On the way to the church, we realized we forgot our CD player for the reception music. I turned the car around and drove back, but on the way heard my son say from the back seat, “Dad, your shirt is getting wrecked.” My dress shirt and jacket were back there with him. We forgot that liquids expand when frozen, and didn’t realize that carbonated drinks don’t take kindly to the freezing process. The wedding punch in its carefully filled two-liter bottles, having initiated thawing sequence, was now oozing through the caps like overflowing volcanoes all over my marriage uniform. After several tense minutes of cleanup, the two-liters were transferred from the back seat into a cooler and packed under protest in the boy’s lap. Off we went again, speeding to church and arriving right on time after having delegated the cake-fetching duties to one of Anne’s sisters.
As it turns out, we needn’t have hurried — almost nobody made it on time, including my cousin the wedding photographer (a smattering of whose pics grace this entry). By 11:15, everyone including my cousin had finally shown up with the exception one of Anne’s brothers. We proceeded without him. Usually wedding photos take hours for your professional photog to create pictorial memories with every conceivable combination of relatives possible, until you get to the final photo three hours later featuring the bride posing with the groom’s third cousin’s brother-in-law and someone’s co-worker’s aunt. With tremendous cooperation, meticulous planning, and a desire on our part to take far fewer photos than standard wedding procedures demand, we finished photos before noon.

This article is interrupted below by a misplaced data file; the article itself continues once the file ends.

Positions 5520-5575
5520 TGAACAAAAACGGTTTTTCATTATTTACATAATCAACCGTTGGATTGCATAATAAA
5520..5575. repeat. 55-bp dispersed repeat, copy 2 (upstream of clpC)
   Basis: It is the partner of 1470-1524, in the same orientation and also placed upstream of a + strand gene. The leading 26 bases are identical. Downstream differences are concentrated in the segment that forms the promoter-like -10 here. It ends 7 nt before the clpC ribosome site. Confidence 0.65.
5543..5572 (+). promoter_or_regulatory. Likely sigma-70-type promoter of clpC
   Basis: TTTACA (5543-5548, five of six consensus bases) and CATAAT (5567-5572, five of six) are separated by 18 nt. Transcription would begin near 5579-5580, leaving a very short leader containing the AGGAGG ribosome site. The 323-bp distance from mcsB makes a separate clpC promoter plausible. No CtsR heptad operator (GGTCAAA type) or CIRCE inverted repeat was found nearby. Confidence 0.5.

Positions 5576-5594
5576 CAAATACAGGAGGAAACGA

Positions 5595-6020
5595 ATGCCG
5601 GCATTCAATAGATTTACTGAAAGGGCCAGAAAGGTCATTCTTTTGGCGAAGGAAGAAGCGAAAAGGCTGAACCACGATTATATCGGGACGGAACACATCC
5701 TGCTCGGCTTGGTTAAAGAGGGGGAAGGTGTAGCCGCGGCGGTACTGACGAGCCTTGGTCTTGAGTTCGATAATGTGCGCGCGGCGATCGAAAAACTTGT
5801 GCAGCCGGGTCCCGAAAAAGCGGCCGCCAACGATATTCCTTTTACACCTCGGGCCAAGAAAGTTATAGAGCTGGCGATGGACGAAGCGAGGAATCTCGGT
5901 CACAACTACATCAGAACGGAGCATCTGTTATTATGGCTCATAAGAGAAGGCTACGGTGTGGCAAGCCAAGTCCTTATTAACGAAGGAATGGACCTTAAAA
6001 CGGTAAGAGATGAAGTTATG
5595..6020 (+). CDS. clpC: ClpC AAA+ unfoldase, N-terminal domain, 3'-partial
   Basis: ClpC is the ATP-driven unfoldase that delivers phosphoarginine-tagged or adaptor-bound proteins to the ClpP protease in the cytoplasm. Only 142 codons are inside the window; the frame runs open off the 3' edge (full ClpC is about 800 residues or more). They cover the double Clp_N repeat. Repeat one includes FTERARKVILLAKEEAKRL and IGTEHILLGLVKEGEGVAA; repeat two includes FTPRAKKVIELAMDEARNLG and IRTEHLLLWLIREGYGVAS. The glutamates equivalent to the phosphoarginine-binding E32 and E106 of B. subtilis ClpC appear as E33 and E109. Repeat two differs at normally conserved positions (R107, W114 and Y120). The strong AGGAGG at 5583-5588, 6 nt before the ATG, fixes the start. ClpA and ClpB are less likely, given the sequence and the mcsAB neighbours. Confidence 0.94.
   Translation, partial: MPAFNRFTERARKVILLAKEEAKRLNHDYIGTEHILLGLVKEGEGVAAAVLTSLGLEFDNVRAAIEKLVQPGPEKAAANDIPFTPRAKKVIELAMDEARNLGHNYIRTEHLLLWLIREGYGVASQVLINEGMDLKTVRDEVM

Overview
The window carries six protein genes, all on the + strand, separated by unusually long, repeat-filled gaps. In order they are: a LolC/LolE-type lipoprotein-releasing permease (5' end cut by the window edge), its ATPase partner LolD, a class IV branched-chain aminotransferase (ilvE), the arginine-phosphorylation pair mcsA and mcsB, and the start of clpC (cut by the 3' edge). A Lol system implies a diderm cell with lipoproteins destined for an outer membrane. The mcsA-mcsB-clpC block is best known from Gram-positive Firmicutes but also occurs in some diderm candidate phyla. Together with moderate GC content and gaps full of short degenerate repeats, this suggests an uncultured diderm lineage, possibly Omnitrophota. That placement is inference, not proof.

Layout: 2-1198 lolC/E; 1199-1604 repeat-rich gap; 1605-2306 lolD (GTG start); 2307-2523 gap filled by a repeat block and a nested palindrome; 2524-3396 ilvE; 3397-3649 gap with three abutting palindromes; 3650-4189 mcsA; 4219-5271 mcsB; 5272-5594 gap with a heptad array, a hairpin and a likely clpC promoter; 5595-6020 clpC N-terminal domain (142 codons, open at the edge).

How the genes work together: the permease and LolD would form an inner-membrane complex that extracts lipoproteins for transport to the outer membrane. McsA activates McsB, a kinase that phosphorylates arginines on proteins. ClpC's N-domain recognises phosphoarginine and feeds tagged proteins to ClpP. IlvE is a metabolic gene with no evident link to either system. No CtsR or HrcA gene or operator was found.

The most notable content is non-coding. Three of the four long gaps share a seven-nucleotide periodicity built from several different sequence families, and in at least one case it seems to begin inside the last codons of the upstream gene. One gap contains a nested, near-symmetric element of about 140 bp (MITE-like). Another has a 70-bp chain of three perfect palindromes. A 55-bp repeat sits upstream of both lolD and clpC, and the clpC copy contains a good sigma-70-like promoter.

That left us ninety minutes to kill before kickoff. The solution: impromptu pizza party! And a fun feast was had by a select few.
By my count we had sixty guests in all. By the average upper-class socialite’s standard I’m sure this barely ranks above a Justice of the Peace office hitching. Frankly I was wowed at how the attendance figure exceeded my humble expectations. Attendees included Anne’s family as well as my own; some of my friendlier ex-in-laws (long story short: at the time we all got along so well that my ex-wife was in charge of Anne’s hair and makeup); co-workers on both sides; a few long-lost friends; at least one major relative on my side I hadn’t spoken to in years; and, alas, no computer buddies because they all rudely lived in other states and countries.